Freedom Party leader Geert Wilders may have just dictated the terms on which the Dutch election next year will be fought — and under which his rival, the incumbent prime minister Mark Rutte, is more likely to be prevail.
I wrote earlier this year that echoes of America’s presidential election could be heard in the Netherlands: Wilders shares an under-siege rhetoric and unceremonious style of politics with Donald Trump; Rutte, like Hillary Clinton, celebrates the country the Netherlands is, rather than it used to be, and represents consensus and a respect for political norms.
Those differences were driven home last week, when Wilders was found guilty of inciting discrimination by a panel of three judges for promising “fewer Moroccans” in the city of The Hague.
Wilders responded to his conviction by saying that the Netherlands had become a “sick country” in which the freedom of speech is under threat. The judges who ruled against him were “Freedom Party haters,” he alleged. According to Wilders, “nobody” trusts the judiciary anymore.
Rutte took issue with those recriminations. “The rule of law functions well,” he maintained.
This is not unfamiliar territory for Rutte. In the last two election campaigns, he also sang the Netherlands’ praises and asked voters to look to the future, even if austerity measures his governments enacted made life more difficult for them in the short term.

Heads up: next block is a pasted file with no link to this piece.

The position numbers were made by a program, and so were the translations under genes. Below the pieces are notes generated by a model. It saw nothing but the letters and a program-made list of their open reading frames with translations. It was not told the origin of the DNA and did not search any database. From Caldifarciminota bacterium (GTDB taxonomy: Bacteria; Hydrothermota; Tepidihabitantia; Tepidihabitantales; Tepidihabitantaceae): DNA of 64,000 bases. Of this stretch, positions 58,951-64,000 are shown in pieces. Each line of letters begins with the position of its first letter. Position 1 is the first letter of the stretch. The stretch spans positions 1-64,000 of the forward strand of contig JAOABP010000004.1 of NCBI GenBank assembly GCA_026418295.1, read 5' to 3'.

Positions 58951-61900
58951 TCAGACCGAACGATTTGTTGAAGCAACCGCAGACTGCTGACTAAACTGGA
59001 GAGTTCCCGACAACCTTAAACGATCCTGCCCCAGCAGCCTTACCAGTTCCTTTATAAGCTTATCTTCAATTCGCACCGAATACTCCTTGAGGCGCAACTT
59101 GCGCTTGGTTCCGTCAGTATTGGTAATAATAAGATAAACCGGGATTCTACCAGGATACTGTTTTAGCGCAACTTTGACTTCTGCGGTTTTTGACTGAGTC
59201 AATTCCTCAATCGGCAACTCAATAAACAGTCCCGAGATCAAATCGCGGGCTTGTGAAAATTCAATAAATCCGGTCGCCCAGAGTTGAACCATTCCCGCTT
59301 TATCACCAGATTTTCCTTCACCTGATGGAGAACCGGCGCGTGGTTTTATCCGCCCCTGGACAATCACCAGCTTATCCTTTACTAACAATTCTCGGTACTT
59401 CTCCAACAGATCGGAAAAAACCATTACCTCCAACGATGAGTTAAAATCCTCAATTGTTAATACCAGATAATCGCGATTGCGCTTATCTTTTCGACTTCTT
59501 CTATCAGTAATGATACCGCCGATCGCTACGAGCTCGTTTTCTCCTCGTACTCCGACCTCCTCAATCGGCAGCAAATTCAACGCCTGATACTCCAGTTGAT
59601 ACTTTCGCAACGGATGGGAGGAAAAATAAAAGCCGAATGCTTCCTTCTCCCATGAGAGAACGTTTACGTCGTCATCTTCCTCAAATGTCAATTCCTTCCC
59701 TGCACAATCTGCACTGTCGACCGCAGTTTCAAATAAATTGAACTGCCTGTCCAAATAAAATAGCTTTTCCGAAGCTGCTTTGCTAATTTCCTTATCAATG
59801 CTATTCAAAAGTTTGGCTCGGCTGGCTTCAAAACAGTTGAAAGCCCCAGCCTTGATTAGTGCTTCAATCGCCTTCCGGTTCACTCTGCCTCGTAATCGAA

At both times, he won the election. Wilders fell short.
Neck and neck
The two men are once again neck and neck in the polls. For the first time, Wilders’ nationalist party could become the single-largest with up to 29 out of 150 seats in parliament. The liberals are projected to lose fifteen of their forty seats and place second.
Doom and gloom put Trump over the edge and it may yet give Wilders his best election result to date.
But Dutch voters are more likely to switch parties than Americans and Rutte doesn’t need to place first to win. All he needs to do is remain the largest party after Wilders. That would give the liberals a mandate to form a coalition government with parties close to the center, which have all ruled out making Wilders the prime minister.